Returning to Dunkin' Donuts

Faith & Inspiration

I was not overly alarmed when my handbag was not on the kitchen counter this morning. Sometimes I absentmindedly leave it in the trunk of the car after my cemetery walk. So I nonchalantly went outside and popped the trunk-and no handbag. The same scene flashed through my mind as would yours: credit cards, driver's license, checkbook, assorted supermarket membership cards, and five $1 bills.

I sent up a panicky one-word prayer and told my son my plight. I sought help retracing my steps of yesterday. I woke my daughter and asked if she noticed whether I had my bag when I picked her up after my time at Dunkin' Donuts. She was too groggy to process the question, let alone answer it.

Finally, I sat down on the steps, in the presence of my son, and prayed in earnest. I asked the Lord to help me, and to teach me what He wanted me to learn from this, including humility. (My son had had a fender-bender three days earlier, and I was feeling like I had "hand" in the relationship.) Then I took off to the doughnut shop, where I had gone to read the Bible yesterday, where I had met a stranger, and from whence I had left in haste to pick up my daughter.

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Here is the main thing I want to tell you: On the drive to Dunkin' Donuts, in the sharp lucidity of urgency that dispels all dilettantish and pedantic inclinations, I was hoping to God that whoever found my handbag was a person of traditional morality. I remembered the saying: "If you invite to dinner a person who does not have traditional morality, be sure to count the silverware afterward."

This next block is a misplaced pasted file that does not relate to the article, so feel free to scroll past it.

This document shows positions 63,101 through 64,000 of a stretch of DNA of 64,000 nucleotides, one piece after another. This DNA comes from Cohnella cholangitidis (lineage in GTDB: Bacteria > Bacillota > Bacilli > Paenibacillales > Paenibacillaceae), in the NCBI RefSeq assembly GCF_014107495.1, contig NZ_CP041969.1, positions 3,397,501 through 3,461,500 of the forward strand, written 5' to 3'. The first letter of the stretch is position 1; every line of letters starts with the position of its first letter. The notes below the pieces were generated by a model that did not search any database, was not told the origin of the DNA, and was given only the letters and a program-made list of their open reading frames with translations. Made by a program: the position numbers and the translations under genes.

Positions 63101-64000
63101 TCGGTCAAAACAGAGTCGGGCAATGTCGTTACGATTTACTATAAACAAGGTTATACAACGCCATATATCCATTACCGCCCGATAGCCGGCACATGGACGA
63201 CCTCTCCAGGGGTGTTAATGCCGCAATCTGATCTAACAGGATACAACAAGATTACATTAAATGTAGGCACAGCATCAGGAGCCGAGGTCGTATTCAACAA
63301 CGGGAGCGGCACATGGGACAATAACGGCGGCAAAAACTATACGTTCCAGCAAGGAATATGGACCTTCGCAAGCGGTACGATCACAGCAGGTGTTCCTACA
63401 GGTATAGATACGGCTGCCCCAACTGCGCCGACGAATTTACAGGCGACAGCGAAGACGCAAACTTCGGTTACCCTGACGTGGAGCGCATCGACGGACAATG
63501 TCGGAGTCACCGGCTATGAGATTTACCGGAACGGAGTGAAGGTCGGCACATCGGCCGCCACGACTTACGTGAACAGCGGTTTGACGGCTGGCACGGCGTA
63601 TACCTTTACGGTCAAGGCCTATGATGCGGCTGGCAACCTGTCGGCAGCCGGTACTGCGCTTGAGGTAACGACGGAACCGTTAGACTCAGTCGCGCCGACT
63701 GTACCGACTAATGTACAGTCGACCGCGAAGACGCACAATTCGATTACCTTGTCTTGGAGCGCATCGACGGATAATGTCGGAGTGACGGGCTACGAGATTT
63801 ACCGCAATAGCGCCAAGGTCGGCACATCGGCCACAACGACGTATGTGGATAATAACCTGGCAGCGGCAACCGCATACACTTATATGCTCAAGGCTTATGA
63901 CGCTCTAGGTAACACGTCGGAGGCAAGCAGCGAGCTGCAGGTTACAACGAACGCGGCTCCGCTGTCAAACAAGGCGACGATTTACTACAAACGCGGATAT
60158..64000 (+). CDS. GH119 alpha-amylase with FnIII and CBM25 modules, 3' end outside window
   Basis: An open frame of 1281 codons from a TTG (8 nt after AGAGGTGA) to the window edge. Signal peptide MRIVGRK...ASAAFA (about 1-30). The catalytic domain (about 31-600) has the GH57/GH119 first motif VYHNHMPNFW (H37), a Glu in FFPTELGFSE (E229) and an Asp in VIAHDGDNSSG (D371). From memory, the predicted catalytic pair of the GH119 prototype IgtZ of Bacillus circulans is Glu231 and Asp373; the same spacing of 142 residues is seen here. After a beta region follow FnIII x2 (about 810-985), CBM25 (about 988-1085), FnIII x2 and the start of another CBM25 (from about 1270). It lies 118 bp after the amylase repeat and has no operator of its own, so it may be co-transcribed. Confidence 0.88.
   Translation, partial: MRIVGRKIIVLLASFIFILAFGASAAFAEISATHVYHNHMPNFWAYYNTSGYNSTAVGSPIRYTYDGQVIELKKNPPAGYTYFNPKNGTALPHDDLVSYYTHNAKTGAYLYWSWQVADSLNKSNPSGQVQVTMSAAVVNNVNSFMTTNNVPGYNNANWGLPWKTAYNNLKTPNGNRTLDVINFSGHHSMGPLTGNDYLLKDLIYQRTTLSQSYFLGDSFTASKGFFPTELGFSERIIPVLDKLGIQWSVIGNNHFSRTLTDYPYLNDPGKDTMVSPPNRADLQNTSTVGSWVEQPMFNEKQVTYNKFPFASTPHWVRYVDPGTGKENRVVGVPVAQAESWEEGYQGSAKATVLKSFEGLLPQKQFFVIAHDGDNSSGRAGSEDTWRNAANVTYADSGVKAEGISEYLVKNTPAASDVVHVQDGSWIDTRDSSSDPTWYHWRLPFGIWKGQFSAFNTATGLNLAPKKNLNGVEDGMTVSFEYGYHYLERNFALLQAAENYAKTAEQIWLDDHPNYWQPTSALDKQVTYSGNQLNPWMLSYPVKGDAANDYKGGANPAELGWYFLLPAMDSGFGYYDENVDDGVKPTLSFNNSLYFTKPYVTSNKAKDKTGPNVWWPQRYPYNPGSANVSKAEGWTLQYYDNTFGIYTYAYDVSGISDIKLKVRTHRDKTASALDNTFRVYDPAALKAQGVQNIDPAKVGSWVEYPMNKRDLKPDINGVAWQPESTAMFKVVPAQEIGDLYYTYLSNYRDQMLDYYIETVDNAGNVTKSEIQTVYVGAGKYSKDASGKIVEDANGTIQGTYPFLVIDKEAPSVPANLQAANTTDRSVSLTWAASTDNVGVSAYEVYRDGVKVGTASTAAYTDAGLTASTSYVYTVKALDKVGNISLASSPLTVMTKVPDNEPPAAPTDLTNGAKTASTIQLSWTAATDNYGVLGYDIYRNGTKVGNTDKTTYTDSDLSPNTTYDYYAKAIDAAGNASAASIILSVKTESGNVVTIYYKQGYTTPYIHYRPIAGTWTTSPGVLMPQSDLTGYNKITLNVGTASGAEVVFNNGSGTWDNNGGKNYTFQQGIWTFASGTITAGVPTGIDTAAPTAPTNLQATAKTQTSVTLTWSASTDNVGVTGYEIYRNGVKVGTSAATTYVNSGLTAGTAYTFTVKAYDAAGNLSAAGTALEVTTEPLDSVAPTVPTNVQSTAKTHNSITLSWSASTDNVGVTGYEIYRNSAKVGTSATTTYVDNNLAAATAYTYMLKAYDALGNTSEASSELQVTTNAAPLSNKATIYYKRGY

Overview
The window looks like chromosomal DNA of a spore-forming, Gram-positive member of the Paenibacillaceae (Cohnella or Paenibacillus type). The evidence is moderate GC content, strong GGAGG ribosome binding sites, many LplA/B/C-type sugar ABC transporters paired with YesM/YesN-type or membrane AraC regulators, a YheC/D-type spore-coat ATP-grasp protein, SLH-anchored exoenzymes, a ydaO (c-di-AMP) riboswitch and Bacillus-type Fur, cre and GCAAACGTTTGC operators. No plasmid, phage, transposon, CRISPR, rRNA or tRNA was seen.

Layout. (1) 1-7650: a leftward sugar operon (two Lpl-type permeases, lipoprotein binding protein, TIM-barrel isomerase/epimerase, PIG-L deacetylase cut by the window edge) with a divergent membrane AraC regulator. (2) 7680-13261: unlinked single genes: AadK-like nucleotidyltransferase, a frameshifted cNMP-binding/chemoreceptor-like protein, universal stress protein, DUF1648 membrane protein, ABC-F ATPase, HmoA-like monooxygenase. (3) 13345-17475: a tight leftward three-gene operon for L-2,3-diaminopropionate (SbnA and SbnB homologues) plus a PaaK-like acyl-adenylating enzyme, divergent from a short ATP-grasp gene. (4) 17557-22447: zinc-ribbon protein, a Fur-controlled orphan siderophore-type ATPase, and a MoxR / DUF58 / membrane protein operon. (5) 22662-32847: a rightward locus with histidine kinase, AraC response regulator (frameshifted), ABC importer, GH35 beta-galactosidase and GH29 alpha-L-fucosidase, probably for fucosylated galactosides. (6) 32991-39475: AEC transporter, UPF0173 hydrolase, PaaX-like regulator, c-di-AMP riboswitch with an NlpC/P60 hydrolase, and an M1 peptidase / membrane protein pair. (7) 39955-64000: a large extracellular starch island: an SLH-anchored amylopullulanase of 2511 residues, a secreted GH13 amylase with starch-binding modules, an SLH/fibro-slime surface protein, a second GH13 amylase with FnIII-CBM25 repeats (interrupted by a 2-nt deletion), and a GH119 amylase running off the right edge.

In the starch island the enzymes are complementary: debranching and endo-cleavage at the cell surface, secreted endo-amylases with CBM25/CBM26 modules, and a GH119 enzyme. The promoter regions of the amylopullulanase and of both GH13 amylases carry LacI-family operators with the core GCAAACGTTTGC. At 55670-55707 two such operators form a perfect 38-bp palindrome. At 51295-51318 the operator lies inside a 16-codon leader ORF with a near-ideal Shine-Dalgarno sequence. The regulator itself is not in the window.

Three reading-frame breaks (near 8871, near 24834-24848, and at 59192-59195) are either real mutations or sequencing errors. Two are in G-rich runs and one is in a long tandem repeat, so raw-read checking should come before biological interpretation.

I was hoping that the finder of my beautiful shrunken-cloth woven bag, which had been a gift from a woman at the last retreat I spoke at, did not belong to the "finders-keepers" school of ethics. I thought about my own susceptibilities to "non-traditional" thinking-that is, to Satan's attractive facsimiles of righteousness, and oh-so-slight bending of uprightness. May I never again depart from the perfect rectitude of the perfect Word.

I got to Dunkin' Donuts and it was busy so I had to wait. I spoke to the cashier, whom I recognized from yesterday. He went to the back room and reappeared with my handbag. There was nothing missing from it.

Andrée Seu
Andrée Seu

Andrée is the author of three books: Won't Let You Go Unless You Bless Me, Normal Kingdom Business, and We Shall Have Spring Again.


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